Koster and the Missouri Hospital Association are teaming up to bring information to Missourians about scams surrounding the health insurance exchanges that will open Oct. 1.
Koster says he is concerned scammers will see the new system as an opportunity to committ fraud.
Those seeking insurance coverage through the exchange will need to provide personal information to determine which plans are available to them and to sign up for coverage.
MHA President and CEO Herb Kuhn says scammers could try to trick consumers into signing up on fraudulent sites set up to look like insurance exchanges.
Koster and the MHA are offering the following tips to avoid being scammed:
- Beware of people asking for money to enroll you in the Marketplace, "Exchange," or "Obamacare" insurance. Legitimate enrollment assisters will NOT ask for money. Especially be wary of anyone offering to sell Obamacare insurance cards. Scammers could try to sell you an insurance card without enrolling you in an insurance plan.
- Check Credentials. Ask anyone who wants to help you enroll to verify their affiliation. In addition to your licensed insurance agent, there are two new types of licensed assistants who can also help you take the steps necessary to sign up: Certified Application Counselors and Insurance Navigators.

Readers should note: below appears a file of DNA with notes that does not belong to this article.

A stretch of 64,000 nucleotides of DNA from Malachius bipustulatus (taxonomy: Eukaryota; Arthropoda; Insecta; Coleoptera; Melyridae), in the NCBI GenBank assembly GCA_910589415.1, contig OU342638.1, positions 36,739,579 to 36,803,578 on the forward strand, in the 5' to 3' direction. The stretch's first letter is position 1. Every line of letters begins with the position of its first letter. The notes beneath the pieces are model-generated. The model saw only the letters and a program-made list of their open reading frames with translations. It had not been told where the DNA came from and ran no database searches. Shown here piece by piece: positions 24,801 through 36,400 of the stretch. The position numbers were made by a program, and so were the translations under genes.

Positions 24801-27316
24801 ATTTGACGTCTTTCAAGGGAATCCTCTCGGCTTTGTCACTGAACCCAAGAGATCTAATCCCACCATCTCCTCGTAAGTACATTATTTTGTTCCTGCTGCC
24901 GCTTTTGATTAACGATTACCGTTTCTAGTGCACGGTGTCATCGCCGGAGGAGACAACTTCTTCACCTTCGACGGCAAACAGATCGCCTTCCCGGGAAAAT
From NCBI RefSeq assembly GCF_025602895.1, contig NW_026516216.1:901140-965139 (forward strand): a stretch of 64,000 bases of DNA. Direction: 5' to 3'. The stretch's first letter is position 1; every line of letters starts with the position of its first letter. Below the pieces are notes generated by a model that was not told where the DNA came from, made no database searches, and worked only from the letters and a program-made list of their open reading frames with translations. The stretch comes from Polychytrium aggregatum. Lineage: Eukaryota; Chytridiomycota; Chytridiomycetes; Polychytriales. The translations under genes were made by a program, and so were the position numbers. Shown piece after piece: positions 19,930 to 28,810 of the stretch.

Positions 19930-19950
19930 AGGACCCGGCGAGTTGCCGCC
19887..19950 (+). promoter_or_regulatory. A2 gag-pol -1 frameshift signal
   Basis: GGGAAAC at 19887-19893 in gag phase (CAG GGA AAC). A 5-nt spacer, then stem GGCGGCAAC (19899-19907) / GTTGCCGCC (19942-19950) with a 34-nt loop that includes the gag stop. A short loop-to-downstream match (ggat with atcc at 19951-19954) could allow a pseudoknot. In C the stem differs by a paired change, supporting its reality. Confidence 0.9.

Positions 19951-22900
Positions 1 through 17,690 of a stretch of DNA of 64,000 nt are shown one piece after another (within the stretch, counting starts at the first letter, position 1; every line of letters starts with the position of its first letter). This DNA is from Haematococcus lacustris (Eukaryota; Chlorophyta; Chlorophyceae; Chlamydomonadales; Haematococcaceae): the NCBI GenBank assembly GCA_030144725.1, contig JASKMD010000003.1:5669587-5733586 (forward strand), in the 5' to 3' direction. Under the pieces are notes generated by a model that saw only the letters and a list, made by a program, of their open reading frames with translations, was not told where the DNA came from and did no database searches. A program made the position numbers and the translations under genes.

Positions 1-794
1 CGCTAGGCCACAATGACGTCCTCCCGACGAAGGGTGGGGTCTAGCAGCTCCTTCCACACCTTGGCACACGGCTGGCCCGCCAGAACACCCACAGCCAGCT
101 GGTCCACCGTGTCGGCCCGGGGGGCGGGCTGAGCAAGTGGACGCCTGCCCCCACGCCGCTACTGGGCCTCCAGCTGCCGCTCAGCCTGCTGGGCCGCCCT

- Certified Application Counselors are part of organizations, such as hospitals, that have been certified by the Center for Medicare & Medicaid Services.
- Insurance Navigators are licensed with the Missouri Department of Insurance, Financial Institutions and Professional Registration (DIFP).
- To learn whether the person assisting you is legitimate, call 1-800-318-2596, the number for the CMS Marketplace assistance. It is available 24 hours a day, seven days a week. There are two Missouri websites that provide legitimate information only - enrollmissouri.org operated by the Missouri Hospital Association and covermissouri.org operated by the Missouri Foundation for Health.
- Don't be swayed by high-pressure visits, mail solicitations, e-mails, and phone calls from people pretending to work for the government. No one should threaten you with legal action if you do not sign up for a plan. Always ask for identification if someone comes to your door.
- Only provide personal information if you initiate the contact. People who contact you seeking personal information may be trying to steal your identity. No one from the government will call or email you to sell you an insurance plan or ask for personal information. Be careful when giving out personal information, such as credit card, banking, or Social Security numbers.
- Communicate directly with the Official Exchange. Unless you are using a licensed insurance agent or assistant, the only way to ensure that your personal data is not going to a scammer is to sign up using the official website at HealthCare.gov or by calling 1-800-318-2596. Avoid sham websites and look for official government seals, logos or website addresses. Look for internet sites with a .gov on the end of the website address.
- Watch for "fake" products. Some scammers will try to sell you a prescription card. These can be phony. Some appear to be real but are only discount cards and not really insurance.